3 strategic tips to process credit card payments the right way
If you have a small business or are starting one, inevitably you’ll find yourself walking down the labyrinthine path of credit card processing. There is a learning curve, and it can be confusing to say the least. Your path can have pitfalls around every bend and at every turn. So, where do you begin?
Sometimes knowing what not to do is the best way to find your way.
Although every business is different and has different needs, let’s take a look at a hypothetical small business and what could go wrong when setting up a system to process credit card payments.
A small business credit card story, gone wrong
Artist Rachel McGarvy had practiced yoga for the past ten years, and it had become one of her life’s passions. In the past last year, she received her yoga instructor certification and began teaching classes on her friend’s beachfront property. Those who showed up for Rachel’s classes paid a modest cash “donation.” In the meantime, Rachel created a line of yoga mats, designed with her own artwork. Her students loved them.
Rachel decided to sell her mats online and soon discovered she needed to find a credit card payment processor so she could accept payments on her up-and-coming eCommerce website. Since Rachel was in a hurry to jumpstart her site, she selected a payment processing aggregators that didn’t require any underwriting. It enabled her to get her site up and running quickly.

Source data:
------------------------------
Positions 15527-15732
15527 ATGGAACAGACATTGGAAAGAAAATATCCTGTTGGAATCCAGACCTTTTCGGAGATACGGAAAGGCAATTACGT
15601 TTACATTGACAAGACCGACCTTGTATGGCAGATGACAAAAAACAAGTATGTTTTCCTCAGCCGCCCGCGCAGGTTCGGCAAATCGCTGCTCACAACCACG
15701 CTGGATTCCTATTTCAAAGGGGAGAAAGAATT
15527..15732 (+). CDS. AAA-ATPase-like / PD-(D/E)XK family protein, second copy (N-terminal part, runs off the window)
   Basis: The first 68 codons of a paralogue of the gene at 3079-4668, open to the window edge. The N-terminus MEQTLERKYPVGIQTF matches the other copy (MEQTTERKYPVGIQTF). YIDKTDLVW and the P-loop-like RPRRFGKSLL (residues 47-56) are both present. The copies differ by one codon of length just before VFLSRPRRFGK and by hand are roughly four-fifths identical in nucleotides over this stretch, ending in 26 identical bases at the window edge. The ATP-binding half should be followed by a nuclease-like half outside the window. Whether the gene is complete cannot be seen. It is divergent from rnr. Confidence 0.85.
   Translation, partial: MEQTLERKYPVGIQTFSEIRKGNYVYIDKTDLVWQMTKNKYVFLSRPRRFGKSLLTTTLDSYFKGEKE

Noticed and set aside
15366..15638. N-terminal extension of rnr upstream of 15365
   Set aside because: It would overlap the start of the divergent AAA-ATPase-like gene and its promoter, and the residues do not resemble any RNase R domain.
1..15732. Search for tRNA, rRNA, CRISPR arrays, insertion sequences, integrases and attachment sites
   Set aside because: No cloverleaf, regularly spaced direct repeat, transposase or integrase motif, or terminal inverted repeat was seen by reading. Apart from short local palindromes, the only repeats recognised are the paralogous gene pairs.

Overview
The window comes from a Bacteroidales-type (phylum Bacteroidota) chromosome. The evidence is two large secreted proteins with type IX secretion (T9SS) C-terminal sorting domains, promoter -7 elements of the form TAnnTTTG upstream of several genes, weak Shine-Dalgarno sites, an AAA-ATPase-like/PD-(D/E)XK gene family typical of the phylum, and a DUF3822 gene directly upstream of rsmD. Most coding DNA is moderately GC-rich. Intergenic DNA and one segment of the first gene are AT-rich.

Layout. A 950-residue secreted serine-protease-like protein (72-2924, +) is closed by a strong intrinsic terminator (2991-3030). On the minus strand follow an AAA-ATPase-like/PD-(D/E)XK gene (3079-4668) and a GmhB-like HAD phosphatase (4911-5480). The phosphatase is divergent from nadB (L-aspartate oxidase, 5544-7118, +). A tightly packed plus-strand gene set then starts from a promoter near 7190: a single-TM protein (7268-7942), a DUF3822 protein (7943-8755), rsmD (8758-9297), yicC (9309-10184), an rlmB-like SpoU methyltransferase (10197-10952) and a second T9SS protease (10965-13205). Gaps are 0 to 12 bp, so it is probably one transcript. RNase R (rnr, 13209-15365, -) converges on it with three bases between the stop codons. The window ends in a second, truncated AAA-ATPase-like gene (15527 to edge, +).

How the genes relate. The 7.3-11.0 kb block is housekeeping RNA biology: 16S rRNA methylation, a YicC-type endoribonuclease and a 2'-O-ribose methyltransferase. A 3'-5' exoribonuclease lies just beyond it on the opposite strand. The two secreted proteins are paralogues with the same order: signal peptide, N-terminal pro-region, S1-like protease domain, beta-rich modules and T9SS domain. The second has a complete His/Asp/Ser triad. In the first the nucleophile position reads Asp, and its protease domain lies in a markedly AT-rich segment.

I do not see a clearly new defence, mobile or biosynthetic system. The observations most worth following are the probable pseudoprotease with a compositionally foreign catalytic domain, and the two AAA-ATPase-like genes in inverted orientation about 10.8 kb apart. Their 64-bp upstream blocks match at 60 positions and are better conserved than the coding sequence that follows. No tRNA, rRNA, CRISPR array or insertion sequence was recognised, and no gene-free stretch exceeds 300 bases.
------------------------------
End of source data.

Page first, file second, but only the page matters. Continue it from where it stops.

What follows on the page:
When students started to overflow her classes, Rachel decided to open an indoor yoga studio and things got even more complicated. Rachel’s students were thrilled with being able to practice yoga on the beach and at the new studio, not to mention all of her customers were head-over-heels about her artistic mats and wanted more.
Unfortunately, because Rachel jumped into her business rather quickly, she hadn’t prepared in advance for potential growth and what that might mean when it came to payment transactions and business operations.
She was now selling inventory from her studio, online, and on the beach. She was able to accept credit card payments online, but she could only accept payments in cash in every other instance. She hoped to develop new mat designs to accommodate consumer demand, but didn’t have the time or the immediate cash flow. Online payments were slow to process, sometimes taking days to nearly a week before funds were deposited.
In addition, Rachel was teaching in a number of locations. She ordered a credit card terminal so she could accept payments at her studio, but that meant she needed a different payment processor, racking up even more fees. Plus, because she had two different processors, her studio and online payments didn’t sync up. And she was still accepting cash when teaching at the beach. She needed to hire three employees to help her out and regularly felt overwhelmed trying to keep track of everything––even her employees’ schedules!
If this is what success felt like, Rachel didn’t want it.
What not to do when setting up a payments processor
We can learn a lot from Rachel’s predicament. Let’s take a look.